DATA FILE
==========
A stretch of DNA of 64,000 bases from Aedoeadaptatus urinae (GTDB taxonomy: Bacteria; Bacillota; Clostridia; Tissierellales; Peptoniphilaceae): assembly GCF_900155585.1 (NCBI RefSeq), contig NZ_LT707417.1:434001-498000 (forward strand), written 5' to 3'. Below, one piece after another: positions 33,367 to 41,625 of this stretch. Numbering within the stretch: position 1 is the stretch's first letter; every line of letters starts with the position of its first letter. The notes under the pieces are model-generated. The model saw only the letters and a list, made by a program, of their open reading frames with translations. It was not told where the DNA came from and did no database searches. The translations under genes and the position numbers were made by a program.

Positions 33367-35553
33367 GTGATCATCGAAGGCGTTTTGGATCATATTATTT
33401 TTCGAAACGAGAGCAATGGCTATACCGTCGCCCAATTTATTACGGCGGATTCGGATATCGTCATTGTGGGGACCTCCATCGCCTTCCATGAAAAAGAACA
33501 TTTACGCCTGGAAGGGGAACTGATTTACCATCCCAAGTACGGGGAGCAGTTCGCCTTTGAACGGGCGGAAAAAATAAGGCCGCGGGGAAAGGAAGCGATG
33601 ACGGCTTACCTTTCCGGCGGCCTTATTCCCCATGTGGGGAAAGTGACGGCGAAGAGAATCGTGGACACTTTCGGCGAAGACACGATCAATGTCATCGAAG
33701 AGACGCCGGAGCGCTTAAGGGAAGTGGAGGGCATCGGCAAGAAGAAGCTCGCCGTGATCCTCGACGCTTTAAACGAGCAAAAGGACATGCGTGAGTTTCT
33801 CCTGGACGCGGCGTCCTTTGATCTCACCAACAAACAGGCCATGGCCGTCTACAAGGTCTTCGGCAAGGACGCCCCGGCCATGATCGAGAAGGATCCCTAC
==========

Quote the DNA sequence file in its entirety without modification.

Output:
A stretch of DNA of 64,000 bases from Aedoeadaptatus urinae (GTDB taxonomy: Bacteria; Bacillota; Clostridia; Tissierellales; Peptoniphilaceae): assembly GCF_900155585.1 (NCBI RefSeq), contig NZ_LT707417.1:434001-498000 (forward strand), written 5' to 3'. Below, one piece after another: positions 33,367 to 41,625 of this stretch. Numbering within the stretch: position 1 is the stretch's first letter; every line of letters starts with the position of its first letter. The notes under the pieces are model-generated. The model saw only the letters and a list, made by a program, of their open reading frames with translations. It was not told where the DNA came from and did no database searches. The translations under genes and the position numbers were made by a program.

Positions 33367-35553
33367 GTGATCATCGAAGGCGTTTTGGATCATATTATTT
33401 TTCGAAACGAGAGCAATGGCTATACCGTCGCCCAATTTATTACGGCGGATTCGGATATCGTCATTGTGGGGACCTCCATCGCCTTCCATGAAAAAGAACA
33501 TTTACGCCTGGAAGGGGAACTGATTTACCATCCCAAGTACGGGGAGCAGTTCGCCTTTGAACGGGCGGAAAAAATAAGGCCGCGGGGAAAGGAAGCGATG
33601 ACGGCTTACCTTTCCGGCGGCCTTATTCCCCATGTGGGGAAAGTGACGGCGAAGAGAATCGTGGACACTTTCGGCGAAGACACGATCAATGTCATCGAAG
33701 AGACGCCGGAGCGCTTAAGGGAAGTGGAGGGCATCGGCAAGAAGAAGCTCGCCGTGATCCTCGACGCTTTAAACGAGCAAAAGGACATGCGTGAGTTTCT
33801 CCTGGACGCGGCGTCCTTTGATCTCACCAACAAACAGGCCATGGCCGTCTACAAGGTCTTCGGCAAGGACGCCCCGGCCATGATCGAGAAGGATCCCTAC